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Home > From Ethiopia to Higher Education: Emily Sanders

From Ethiopia to Higher Education: Emily Sanders

October 4th, 2013

By Christine Reid

Originally appeared in the Herald, 8/23

CONTACT:  David Halbrook
Patrick Henry College
(540) 441-8722

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Emily Sanders on PHC's soccer team

The pursuit of education has carried Fasika Emily Sanders across oceans and continents. It has placed her in three different families. Her education goals guide her choices and fill her head with career dreams of educating teens.
Sanders was born in Addis Ababa, Ethiopia and is the second youngest of six half-siblings and two full siblings.

In Ethiopia, she attended both public and private schools where, ironically, public school education is superior to that of private schools.

When she was eight years old, Sanders’ mother passed away, so her father decided to put her and her little sister, Ruth, up for adoption in a Christian orphanage a year later.

Sanders said that her father was the driving motivation behind her passion for learning. Sanders’ father thought adoption was the best option for education. “He really wanted us to have the best education possible,” she said.
As her tenth birthday passed in the orphanage, Sanders recalls confusion over her situation: “I was too young to really know exactly what was going on.”

Six months after she was put up for adoption, she and her sister were adopted with one other Ethiopian girl into a lesbian family from Vermont. It became clear quickly that the adoption would not work out when Sanders expressed her Christian faith. “We wanted to go church, and they weren’t comfortable with that,” Sanders said. “But they didn’t want to force us to believe what they believe either.”


Emily Sanders (r) with classmate Lea Wright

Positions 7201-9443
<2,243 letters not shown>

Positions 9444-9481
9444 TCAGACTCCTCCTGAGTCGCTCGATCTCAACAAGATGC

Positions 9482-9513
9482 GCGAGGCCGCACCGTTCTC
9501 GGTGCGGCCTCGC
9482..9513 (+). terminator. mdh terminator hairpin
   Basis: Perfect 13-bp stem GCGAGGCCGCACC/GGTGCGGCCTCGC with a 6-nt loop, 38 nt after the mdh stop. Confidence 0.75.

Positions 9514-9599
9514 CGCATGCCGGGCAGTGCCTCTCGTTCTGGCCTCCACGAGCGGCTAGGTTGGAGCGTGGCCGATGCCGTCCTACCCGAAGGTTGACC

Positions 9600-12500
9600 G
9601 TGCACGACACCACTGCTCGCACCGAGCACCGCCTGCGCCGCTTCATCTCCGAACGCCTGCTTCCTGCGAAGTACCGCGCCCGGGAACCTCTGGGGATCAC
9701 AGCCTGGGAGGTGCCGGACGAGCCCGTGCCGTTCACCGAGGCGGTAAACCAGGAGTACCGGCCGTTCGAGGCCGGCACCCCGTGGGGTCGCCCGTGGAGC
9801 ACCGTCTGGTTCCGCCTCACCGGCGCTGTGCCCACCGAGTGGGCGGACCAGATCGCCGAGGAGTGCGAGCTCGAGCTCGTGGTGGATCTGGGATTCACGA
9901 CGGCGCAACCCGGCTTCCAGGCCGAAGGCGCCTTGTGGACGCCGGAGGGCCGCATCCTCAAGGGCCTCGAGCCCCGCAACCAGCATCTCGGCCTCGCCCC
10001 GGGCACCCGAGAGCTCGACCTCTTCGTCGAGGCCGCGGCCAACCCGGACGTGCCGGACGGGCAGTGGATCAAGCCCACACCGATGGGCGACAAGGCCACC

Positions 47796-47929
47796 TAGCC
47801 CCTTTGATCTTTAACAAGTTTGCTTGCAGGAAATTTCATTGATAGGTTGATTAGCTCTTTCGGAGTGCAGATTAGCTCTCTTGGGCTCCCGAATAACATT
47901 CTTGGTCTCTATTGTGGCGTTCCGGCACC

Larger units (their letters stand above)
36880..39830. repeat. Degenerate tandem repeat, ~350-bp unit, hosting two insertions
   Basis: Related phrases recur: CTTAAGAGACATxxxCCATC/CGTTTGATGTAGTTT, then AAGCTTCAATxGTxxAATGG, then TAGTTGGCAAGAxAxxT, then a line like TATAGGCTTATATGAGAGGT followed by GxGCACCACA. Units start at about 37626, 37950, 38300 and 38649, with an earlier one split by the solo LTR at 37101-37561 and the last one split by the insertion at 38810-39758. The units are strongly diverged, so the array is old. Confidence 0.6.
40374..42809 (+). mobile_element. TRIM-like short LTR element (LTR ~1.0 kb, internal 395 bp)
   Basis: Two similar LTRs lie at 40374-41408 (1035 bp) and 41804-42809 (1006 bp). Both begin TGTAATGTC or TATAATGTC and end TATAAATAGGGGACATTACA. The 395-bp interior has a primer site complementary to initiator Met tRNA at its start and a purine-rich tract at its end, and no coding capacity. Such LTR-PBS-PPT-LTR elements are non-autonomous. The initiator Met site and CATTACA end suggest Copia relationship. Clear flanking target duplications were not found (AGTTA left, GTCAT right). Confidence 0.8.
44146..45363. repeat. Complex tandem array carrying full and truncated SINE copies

After four months with the lesbian couple the Sanders, family of six, adopted Emily and Ruth in Lyndon, Vt. This is where Sanders was renamed. Until this point she had been called Fasika. Emily is her new middle name, but she uses it as her first name. “It’s easier for people to pronounce,” she says.

In the United States, Sanders reset her sights on her education goals once again. Living with the Sanders family she attended a private school, which she describes as having “smaller classes. I had to work harder to get good grades at that private school.”

Sanders had to work twice as hard to learn U.S. history, English grammar, and mathematics because English is not her first language. Sander spoke only Amharic until she was ten years old. Sanders explains, “When I had a hard time with classes, [or] didn’t know English, driving me on was that I could hand my diploma to my dad.” Unknown to Sanders at the time, her father passed away in Ethiopia several months before.

Sanders carries on her father’s dream here at PHC. She is a typical American girl who loves chocolate. One of her favorite books is Crazy Love by Francis Chan. She loves to play soccer and is making a splash on PHC’s Lady Sentinel’s soccer team.

Though apprehensive about sharing her story Sanders said, “When I came here, at first I was like, this is my fresh start, nobody has to know that I’m adopted. I can’t change that anything that has happened to me but I can use it to encourage people and I should.”

A passion for historical fiction in high school piqued Sanders interest in politics. She describes herself as the only politically-minded person in her family. Sanders is attracted to PHC for its classical liberal arts education and plans on pursuing a Classical Liberal Arts major. “I love the idea of the core curriculum. We are all studying the same thing and it’s building up from the base. All of the students here want to learn and have a strong faith. All of us are in it together,” Sanders said.

Though she cannot hand her diploma to her dad, his influence in her life inspires Sanders’ career goals. She says, “I want to do what my dad did for me, inspire students to learn and seek a higher education. I want to teach or work with teens in education.”